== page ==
Investing In Impact

Over the last 30 years, the citizen sector has increasingly turned to the market to address social challenges. The breadth of the resulting innovations has been profound. Market-based innovations enable social entrepreneurs to break away from traditional funding models. Philanthropic and government funding are now complemented, and often replaced, by revenue-driven models that range from international license agreements to forward commodity contracts. 

The rise of market-based solutions is focusing attention on new possibilities for investing in social change. These innovations are mobilizing new pools of capital and engaging a new set of stakeholders in social change. While market-based innovations create great opportunities, these innovations also introduce new degrees of complexity. The emergence of social finance has been characterized by real growing pains as this sector has witnessed almost as many missteps as achievements. There are many cautionary tales. For instance, there are social entrepreneurs that have become small business owners, social businesses that have abandoned their mission to pursue profit, and financial services organizations that have left their clients poorer and more indebted than when they began.

We have much to learn in order to successfully harness the power of markets to address social challenges at scale. Social entrepreneurs, investors, and other participants of social finance are adeptly recognizing historical mistakes and are building on the lessons of the past. But these are still the early days. As a sector, we need to move beyond ill-fitting comparisons with the private sector, deepen our understanding of how and when we can use the market to address social challenges, and develop the competencies to do so effectively. 

Fortunately, the sector is evolving quickly, attracting new thinkers, innovations, and entrepreneurs. Social finance has grown from a few pioneers to a nascent industry at the intersection of commercial finance and social action.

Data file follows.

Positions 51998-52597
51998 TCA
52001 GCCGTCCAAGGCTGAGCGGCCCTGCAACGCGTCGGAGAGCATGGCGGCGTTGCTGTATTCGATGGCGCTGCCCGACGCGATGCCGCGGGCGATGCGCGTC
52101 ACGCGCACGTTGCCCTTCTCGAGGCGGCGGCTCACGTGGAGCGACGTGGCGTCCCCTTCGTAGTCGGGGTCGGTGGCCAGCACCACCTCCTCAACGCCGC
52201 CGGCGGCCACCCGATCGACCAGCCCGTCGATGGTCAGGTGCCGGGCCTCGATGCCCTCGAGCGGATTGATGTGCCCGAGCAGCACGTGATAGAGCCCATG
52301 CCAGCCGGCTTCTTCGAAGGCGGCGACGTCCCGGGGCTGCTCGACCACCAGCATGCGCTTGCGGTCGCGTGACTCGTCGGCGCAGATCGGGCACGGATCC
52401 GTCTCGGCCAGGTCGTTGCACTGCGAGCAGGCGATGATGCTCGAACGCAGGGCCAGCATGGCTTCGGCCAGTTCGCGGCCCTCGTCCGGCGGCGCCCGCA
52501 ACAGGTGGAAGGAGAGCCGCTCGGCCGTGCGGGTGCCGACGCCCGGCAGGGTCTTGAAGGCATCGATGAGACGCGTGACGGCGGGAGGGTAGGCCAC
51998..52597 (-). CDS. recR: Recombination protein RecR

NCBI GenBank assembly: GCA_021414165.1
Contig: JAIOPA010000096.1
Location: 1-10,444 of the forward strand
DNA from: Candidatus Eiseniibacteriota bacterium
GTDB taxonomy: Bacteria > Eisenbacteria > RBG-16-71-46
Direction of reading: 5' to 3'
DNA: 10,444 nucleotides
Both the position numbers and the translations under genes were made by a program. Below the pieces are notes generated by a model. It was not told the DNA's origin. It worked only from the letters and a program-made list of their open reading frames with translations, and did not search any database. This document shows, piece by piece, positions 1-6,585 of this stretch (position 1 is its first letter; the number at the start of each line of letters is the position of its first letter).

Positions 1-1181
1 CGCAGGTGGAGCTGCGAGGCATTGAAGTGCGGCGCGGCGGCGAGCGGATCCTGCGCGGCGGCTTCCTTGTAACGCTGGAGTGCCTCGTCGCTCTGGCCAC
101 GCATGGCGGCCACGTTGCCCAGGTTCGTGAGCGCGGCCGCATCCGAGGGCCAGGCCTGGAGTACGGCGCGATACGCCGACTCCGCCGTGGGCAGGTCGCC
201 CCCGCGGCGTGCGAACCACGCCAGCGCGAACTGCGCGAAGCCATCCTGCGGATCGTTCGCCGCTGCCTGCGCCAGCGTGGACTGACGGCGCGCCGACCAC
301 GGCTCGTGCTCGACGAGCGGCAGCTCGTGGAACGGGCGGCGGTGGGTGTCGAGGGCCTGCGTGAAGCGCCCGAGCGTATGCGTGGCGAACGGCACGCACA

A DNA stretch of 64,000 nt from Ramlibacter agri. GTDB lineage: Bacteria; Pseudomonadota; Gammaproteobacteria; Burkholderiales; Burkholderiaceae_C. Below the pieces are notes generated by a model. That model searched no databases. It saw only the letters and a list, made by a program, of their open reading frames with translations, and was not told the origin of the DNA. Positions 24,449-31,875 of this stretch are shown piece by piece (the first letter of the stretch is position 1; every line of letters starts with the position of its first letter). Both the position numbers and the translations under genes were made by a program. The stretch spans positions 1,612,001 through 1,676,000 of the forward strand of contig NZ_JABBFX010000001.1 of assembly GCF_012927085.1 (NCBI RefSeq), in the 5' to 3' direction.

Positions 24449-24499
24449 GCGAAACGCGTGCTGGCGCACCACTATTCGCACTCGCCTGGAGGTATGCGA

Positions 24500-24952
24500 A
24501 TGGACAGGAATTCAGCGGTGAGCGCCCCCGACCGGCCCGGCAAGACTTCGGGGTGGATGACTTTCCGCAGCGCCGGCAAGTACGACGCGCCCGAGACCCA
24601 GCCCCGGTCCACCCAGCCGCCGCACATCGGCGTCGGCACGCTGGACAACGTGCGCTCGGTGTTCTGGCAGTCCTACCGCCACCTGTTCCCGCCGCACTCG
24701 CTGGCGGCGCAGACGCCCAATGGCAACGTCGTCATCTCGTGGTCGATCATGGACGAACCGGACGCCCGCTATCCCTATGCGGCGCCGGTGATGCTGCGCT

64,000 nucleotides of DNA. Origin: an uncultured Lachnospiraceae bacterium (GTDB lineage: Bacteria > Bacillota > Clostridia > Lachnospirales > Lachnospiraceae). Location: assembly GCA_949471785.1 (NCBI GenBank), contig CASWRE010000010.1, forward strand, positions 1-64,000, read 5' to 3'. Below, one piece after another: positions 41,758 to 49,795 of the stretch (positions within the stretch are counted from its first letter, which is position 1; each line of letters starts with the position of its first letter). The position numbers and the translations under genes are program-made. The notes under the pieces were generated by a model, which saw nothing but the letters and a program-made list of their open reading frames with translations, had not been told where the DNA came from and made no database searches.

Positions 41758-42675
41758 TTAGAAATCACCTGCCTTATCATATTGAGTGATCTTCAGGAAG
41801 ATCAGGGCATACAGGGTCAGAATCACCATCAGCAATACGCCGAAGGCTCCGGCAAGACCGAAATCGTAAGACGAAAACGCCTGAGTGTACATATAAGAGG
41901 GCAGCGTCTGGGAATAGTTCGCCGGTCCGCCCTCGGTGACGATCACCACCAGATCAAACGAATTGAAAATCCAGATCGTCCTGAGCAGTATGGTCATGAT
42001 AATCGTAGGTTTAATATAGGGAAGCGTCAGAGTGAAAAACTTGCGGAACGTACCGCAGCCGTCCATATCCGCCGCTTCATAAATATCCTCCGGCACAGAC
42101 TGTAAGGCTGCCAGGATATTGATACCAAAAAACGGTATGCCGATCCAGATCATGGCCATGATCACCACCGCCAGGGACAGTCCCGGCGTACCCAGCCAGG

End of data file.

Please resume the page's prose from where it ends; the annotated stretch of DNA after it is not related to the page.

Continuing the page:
Stories


Investing In Impact: A Look At Market-Based Systems Change (2013 Report)

Like many of our colleagues in the citizen sector, we believe that social finance can significantly increase the impact of innovative solutions. And, like many others, we believe that social investing has not reached the realm of what is possible.

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Ensuring Farmers Receive A "Fair Price": Ashoka Fellow Paul Rice

By developing the market for Fair Trade USA-labeled products throughout the United States, Paul Rice is enabling millions of farmers worldwide to obtain higher and fairer prices for their products.

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Catalyzing Rural Prosperity through Affordable Financing: Ashoka Fellow Willy Foote

Root Capital has invested over $600 million in more than 400 small agricultural businesses to lift people out of poverty in environmentally vulnerable locations in Africa and Latin America.

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Providing Access to Financial Services through Alternative Data: Ashoka Fellow Michael Turner

Michael Turner is addressing the pitfalls of the traditional credit rating system, which excludes billions of people from the financial sector. By helping financial instructions rethink how they gauge risk, Michael has added over 5 million accounts to credit reporting systems worldwide.

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Empowering Independent Workers with the Benefits They Deserve: Ashoka Fellow Sara Horowitz

Recognizing a gap in the United States’ social support system for independent workers, Sara Horowitz has spent the last 30 years working to provide freelancers affordable benefits and advocating for their improved labor rights.

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Increasing Value Capture through IP Rights: Ashoka Fellow Ron Layton

Ron Layton is enabling small, struggling producers around the world to secure higher prices by creating and using intellectual property rights in innovative ways.

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From Subsistence Farming to Fair Trade - Empowering Women in Burkina Faso: Ashoka Fellow Marceline Ouedraogo

By improving the quality of Shea Butter production in Burkina Faso, Marcelline Ouedraogo has enabled a significant increase in income to more than 3,000 women across the country. 

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Fighting Disease Through Affordable Nutrition: Ashoka Fellow Basil Kransdorff

Through the more than 120 million sales of e’Pap in 15 countries, Basil Kransdorff is helping people who suffer from chronic illnesses and malnutrition live longer, healthier lives.

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